What’s a “Brain Cloud”?
It’s a bubble which appears above someone’s head, letting you know their thoughts.
Like in a comic.
It’s also a movie reference.
In Joe Versus the Volcano, the titular character is told by a doctor that he has a “brain cloud”. The doctor explains that a brain cloud is a fatal disease with no symptoms. He tells Joe that he has six months to live.
Joe goes back to work. He tells off his boss and quits. On the way out he asks out the co-worker he’s had a crush on for years. He goes on to have an amazing adventure.
Joe has to believe he’s dying before he gets the courage to live.
In a way, my divorce has done the same thing for me.
I know that my life needs to change. Drastically.
And now’s the time.
What does that mean? I don’t really know.
But I’m going to find out.
I always wanted to be married.
I never questioned whether I was ready.
When it finally happened, I wasn’t.
I wasn’t open enough.
That doesn’t mean I’m a failure. I can always try again.
I’m not sure when (or if) I want to, though.
It’s been a while since I posted.
I spent as much time as I could with my boys over the summer.
Now they’re in school.
I still spend as much time with them as I can. I see them every day. It’s not as much as before, though. Obviously.
It’s a lot more than most guys in my position, though.
A couple of weeks ago we moved out of our apartment.
I’m staying at my mom’s house. Living in the basement.
My wife and kids are living with her parents.
I’ve been spending most of my waking hours with my boys. I miss living with them, but I’m glad I get to be with them so much.
It’s more than most separated/divorced dads get.
Sometimes when I can’t be with my boys it hurts. It feels like there’s a huge hole in my heart.
Other times I’m fine.
I don’t know what makes the difference.
When I was younger I would dream about marriage. I wanted to get married as far back as I can remember.
Fatherhood was something I rarely gave any thought.
I figured I would have kids at some point. I didn’t think about it beyond that.
Sometimes it’s all I can think about now.
I want to spend as much time with my boys as I can.
I want them to have the best future they can.
I want to do whatever I can to make that happen.
I want to have the best relationships with them I can.
I want them to be the best men they can be.
I want them to learn from my bad choices.
To not go through what I’ve been through.
It’s been a while since my last post.
I’ve moved out of our apartment. Into my mom’s basement.
I’ve only spent one night there. A long night.
I’m still staying at the apartment most nights.
I got a new laptop. The old one kept overheating.
The wi-fi connection on the new one is flaky. I’m not sure why.
No job yet. I’m not sure what to do about that.
I ought to start a business. I’m not sure I’m up to it.
I need to do something, though.
I hate moving.
I started moving stuff as soon as I could. I didn’t want to be scrambling at the last minute.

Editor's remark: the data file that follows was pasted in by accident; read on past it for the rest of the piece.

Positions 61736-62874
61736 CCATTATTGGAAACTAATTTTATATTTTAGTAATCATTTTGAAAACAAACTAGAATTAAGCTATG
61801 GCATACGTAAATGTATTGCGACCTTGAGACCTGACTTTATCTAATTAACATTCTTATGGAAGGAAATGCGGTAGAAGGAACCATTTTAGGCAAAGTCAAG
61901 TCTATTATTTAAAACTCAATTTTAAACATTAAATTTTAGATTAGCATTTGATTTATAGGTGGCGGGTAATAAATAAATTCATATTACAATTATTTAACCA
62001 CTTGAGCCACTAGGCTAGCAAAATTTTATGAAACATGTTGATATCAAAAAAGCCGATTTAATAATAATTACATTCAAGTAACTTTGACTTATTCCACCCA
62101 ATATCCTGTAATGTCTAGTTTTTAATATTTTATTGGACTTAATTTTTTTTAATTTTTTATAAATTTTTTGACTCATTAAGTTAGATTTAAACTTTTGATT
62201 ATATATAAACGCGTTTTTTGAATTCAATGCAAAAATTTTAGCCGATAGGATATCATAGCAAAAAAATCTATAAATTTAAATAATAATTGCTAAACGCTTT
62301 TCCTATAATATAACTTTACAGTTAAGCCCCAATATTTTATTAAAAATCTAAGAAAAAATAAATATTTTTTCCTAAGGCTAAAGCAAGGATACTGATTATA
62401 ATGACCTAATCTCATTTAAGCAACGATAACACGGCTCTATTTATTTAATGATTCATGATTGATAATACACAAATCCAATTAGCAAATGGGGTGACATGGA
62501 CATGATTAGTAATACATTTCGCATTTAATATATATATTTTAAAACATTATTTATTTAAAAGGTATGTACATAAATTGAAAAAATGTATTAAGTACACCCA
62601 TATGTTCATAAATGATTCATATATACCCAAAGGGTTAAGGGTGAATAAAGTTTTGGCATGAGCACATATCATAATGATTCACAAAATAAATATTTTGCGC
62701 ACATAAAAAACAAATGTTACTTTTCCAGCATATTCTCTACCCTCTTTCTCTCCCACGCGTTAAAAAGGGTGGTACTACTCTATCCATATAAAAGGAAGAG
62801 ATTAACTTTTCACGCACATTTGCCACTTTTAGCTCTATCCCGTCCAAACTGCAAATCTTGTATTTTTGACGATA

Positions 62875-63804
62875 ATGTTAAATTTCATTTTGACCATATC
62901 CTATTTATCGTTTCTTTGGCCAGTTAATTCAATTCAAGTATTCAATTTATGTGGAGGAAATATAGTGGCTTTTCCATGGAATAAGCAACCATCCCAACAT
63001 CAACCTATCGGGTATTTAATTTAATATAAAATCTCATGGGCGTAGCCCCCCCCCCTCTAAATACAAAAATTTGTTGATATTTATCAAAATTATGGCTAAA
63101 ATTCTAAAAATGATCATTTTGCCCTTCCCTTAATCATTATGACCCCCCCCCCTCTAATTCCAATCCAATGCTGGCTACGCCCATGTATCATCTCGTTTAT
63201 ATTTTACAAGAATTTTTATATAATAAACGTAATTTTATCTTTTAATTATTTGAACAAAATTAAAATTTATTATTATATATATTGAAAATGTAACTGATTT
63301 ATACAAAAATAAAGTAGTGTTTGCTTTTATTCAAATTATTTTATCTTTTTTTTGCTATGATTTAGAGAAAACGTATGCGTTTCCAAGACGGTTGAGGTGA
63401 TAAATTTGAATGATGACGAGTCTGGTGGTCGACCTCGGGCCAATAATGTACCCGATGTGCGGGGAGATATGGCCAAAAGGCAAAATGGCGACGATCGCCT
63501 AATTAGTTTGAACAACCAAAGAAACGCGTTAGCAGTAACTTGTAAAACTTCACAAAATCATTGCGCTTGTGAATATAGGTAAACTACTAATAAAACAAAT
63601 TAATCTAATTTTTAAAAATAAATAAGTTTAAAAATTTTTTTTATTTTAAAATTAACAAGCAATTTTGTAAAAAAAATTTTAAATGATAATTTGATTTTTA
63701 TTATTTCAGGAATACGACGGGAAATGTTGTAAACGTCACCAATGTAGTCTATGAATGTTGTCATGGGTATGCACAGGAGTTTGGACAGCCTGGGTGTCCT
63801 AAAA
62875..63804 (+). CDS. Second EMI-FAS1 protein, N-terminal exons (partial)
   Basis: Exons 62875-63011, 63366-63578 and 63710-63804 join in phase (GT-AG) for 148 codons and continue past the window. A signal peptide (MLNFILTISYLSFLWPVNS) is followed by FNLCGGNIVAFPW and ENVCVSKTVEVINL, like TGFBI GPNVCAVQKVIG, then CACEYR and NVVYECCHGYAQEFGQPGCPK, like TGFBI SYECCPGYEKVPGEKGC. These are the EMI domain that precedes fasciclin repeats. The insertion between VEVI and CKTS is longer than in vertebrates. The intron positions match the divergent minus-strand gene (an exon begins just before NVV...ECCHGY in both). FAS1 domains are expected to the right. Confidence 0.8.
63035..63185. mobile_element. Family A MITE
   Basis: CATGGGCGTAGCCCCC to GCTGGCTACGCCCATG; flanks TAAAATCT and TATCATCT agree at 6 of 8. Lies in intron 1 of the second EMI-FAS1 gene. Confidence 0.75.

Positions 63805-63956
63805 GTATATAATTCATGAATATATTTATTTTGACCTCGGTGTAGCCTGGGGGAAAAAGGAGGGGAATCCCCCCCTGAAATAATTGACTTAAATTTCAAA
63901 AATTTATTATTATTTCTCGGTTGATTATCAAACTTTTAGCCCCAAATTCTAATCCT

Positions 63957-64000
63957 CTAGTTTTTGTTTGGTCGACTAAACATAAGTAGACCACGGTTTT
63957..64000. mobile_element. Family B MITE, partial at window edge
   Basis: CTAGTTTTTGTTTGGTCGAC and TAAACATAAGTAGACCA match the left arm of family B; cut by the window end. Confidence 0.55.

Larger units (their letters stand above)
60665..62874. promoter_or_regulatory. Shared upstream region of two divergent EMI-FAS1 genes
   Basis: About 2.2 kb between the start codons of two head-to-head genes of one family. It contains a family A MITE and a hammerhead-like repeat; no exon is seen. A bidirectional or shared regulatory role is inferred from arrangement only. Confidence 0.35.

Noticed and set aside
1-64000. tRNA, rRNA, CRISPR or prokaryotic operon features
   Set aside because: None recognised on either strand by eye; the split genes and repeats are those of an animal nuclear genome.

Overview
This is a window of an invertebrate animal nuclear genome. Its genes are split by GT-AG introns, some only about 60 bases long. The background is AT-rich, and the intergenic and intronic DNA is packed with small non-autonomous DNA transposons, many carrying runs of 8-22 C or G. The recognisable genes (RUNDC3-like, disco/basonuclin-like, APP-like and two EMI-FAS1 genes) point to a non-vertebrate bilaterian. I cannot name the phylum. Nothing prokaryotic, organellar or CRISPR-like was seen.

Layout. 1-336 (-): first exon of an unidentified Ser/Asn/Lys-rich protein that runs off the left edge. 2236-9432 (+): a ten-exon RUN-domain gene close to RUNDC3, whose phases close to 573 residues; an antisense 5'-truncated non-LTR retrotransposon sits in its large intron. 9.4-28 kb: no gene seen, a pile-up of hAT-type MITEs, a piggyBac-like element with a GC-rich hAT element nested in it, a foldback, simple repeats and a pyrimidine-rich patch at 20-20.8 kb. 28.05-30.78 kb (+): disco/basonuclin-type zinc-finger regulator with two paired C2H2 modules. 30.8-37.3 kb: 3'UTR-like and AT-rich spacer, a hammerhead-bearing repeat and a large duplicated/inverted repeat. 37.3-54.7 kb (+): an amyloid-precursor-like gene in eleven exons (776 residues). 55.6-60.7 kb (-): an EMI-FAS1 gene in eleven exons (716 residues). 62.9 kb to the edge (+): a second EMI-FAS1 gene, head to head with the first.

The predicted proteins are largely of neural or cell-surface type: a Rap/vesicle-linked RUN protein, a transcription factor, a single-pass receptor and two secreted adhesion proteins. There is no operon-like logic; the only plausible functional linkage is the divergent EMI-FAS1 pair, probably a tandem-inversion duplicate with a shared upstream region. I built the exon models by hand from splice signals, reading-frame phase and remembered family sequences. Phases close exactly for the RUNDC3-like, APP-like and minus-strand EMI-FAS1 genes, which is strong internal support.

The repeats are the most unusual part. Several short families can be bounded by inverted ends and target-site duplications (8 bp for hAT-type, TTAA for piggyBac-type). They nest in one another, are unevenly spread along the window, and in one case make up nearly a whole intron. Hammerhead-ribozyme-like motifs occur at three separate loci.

Moving my things hasn’t affected my emotions.
A few days ago my wife had my kids start packing, though.
That got to me.
My boys they were oblivious. “Dad, can you tape this box for me?”
It made it real for me.
I think of myself as a humble person.
I don’t go around talking about how great I am.
I don’t even think it.
There is one area I need help with:
I don’t ask for help.
I’ll do anything I can think of to avoid it.
When I move I do as much on my own as I can.
I’ll visit forums looking for answers to questions. If no one has asked the question, I’ll move on. I don’t want to ask it myself.
Look at all kinds of do-it-yourself books, websites etc. If a task requires a second person, I’ll lose interest.
I wonder what refusing to ask has cost me.
Separation from my babies?
Moving into a dungeon?
How much worse will things have to get?
Sometimes I’m thick-headed.
Sometimes I have to be taught a lesson multiple times.
Those lessons can be painful.
Lessons like, “Get to know someone really well before deciding to marry them.”
Or, “Don’t have sex with someone you’re not married to.”
I think I’ve finally learned those lessons now.
I hope so. They’ve come at a high price.
Then I broke down the door.
She hadn’t show up to the party. We were all waiting for her.
She’d had a terrible week. The last few months weren’t the best, either.
No one else seemed concerned.
I asked one of her roommates for her key. I drove to the house they were renting.
The door to her room was locked.
I tried to talk her into opening the door. She refused. She sounded distraught.
I thought I smelled blood.
I did what I had to.
Once I was in I saw them. Ibuprofen tablets scattered around the room.
I tried carrying her up the stairs. I made it almost all the way up. I wasn’t quite strong enough.
She got away from me.
I called my friends for help.
After what felt like an eternity they arrived.
So did the paramedics.
So did the Bishop.
The paramedics took her.
We went through her room. We made sure there were no more pills stashed away.
We went to the Emergency Room to check on her. She seemed much calmer and happier.
Eventually all the roommates moved out.
She moved away.
I heard she got married. Then divorced. Then married.
I hope she’s doing okay.